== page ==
Top Secret characters are employed in specific bureaus—Assassination (Killing), Confiscation (Theft), or Investigation (Research)—all in the structure of an unspecified espionage agency. Despite a character's primary vocation, he may be called on to perform any type of mission. The in-game effect of a character's bureau was a 100-point experience bonus for mission objectives which fall within that bureau as well as bonus mission pay for those actions specific to the chosen bureau. An appendix in the rule book lists dozens of historical and fictional espionage organizations which could serve as employers or adversaries for missions.[2]

An expansion to the game, The Top Secret Companion introduced enhancements to many game components. It included additional character classes and missions, as well as new Areas of Knowledge and abilities. A revised combat system was introduced that sped up and provided more variety to combat results. New equipment and weapons were introduced as well.[5]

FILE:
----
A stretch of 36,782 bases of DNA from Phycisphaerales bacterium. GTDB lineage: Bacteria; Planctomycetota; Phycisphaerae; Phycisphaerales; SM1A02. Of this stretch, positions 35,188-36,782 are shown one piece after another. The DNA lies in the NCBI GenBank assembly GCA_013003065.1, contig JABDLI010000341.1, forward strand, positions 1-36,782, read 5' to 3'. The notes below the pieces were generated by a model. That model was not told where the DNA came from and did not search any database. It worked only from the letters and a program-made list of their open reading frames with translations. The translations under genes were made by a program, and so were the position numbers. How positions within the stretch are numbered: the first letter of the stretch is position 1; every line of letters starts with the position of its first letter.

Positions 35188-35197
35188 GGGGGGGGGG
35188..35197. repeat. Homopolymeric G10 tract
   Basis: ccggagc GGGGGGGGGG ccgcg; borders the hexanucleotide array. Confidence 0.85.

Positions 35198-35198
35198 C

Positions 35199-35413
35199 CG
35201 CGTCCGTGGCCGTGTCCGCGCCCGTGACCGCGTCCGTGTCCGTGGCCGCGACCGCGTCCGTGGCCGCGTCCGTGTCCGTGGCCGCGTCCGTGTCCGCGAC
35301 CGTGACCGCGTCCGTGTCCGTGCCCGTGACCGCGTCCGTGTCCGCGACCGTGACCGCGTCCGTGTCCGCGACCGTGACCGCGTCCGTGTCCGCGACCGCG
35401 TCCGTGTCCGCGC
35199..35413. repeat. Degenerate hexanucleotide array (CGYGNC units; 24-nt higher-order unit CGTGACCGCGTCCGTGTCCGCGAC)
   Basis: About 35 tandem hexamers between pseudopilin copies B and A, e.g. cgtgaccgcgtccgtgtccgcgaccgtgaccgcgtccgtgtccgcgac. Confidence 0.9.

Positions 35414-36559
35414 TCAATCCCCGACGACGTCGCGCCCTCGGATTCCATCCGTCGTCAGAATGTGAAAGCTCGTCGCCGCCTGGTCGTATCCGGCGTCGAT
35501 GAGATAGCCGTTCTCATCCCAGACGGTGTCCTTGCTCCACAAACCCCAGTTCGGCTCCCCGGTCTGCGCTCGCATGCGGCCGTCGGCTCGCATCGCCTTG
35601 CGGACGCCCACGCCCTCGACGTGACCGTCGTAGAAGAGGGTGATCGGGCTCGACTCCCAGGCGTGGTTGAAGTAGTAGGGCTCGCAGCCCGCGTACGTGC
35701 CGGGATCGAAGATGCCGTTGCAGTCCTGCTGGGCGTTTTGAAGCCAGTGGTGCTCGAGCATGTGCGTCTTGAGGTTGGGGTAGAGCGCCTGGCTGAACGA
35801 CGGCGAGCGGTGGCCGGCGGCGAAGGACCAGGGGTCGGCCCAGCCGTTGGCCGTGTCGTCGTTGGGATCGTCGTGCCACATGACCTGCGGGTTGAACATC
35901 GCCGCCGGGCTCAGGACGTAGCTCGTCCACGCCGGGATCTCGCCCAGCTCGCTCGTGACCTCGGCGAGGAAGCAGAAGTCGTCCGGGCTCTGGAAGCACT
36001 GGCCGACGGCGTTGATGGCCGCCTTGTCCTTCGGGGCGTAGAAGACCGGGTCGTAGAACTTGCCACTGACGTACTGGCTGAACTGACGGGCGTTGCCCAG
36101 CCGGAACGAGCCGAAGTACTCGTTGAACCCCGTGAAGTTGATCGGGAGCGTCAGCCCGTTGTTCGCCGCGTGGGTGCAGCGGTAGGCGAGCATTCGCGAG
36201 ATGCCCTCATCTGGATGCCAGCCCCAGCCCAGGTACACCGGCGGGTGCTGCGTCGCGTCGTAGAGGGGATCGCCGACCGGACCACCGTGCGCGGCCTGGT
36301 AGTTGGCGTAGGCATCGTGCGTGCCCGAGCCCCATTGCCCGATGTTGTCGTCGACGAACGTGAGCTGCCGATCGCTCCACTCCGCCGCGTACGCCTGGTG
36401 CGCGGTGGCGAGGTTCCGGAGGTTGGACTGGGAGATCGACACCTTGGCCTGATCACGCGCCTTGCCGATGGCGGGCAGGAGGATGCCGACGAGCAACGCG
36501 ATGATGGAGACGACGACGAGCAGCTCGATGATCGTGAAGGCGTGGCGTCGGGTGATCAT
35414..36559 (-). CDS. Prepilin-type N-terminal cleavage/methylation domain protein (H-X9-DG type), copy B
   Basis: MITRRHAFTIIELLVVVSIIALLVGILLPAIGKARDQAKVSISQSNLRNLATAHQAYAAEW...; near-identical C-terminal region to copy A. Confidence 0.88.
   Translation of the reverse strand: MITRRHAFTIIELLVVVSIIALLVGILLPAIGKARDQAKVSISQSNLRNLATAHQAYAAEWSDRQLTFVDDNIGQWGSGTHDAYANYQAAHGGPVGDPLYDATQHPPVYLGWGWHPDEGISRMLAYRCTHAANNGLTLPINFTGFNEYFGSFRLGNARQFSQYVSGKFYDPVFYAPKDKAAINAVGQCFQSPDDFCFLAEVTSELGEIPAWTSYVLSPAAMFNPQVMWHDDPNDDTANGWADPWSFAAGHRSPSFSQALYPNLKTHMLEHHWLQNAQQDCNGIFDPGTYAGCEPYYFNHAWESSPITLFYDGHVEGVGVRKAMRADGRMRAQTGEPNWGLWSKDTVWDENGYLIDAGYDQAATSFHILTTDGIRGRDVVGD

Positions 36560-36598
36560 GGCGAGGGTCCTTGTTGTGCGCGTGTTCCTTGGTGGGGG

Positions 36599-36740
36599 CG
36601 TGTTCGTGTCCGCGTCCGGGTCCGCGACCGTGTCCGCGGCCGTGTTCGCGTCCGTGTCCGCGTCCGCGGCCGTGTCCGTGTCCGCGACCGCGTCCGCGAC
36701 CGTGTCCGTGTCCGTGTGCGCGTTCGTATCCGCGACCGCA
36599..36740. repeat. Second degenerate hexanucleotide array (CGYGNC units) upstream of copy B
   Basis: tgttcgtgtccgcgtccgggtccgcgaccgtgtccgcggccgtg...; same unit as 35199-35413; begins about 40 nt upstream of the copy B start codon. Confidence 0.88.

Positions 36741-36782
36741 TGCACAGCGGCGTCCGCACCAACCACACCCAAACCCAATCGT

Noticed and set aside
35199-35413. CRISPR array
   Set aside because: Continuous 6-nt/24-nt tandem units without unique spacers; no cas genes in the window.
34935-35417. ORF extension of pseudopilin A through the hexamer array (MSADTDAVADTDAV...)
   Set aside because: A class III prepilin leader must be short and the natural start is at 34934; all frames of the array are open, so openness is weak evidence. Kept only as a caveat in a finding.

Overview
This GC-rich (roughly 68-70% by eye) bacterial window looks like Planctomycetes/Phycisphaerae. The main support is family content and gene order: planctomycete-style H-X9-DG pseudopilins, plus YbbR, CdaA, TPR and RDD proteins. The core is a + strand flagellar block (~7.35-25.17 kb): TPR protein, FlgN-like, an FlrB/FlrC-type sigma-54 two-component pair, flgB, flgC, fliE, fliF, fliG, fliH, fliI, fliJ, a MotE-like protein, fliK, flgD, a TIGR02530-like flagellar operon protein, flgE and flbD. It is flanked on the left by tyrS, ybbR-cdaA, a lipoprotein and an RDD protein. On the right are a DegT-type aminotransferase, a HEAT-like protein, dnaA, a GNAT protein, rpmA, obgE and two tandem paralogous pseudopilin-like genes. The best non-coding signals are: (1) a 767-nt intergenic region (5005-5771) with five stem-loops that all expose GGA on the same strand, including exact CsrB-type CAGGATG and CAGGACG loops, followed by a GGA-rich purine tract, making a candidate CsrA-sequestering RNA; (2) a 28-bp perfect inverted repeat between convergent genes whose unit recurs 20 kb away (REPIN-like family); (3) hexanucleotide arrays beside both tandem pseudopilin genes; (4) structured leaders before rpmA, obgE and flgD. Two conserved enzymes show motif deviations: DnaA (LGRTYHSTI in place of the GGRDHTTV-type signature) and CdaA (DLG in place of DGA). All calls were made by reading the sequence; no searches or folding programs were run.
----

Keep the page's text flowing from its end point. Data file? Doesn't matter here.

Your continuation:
Information supplements[edit]

Mission modules[edit]

  • TS001 - Operation: Sprechenhaltestelle. Merle Rasmussen (1980). ISBN 0-935696-17-2, this module details a town on the border between East and West [the exact location is never specified] where secrets and subterfuge are everywhere).
  • TS002 - Operation: Rapidstrike!. Mike Carr (1982). ISBN 0-935696-57-1 (This module details a commando raid on an enemy complex to recover a kidnapped scientist).
  • TS003 - Lady In Distress. Mike Carr (1982). (This module's plot involved agents parasailing to rescue a hijacked cruise ship. The module's ship plans were based on the MS Achille Lauro, which was seized by PLO terrorists in 1985 and resulted in the murder of one passenger.)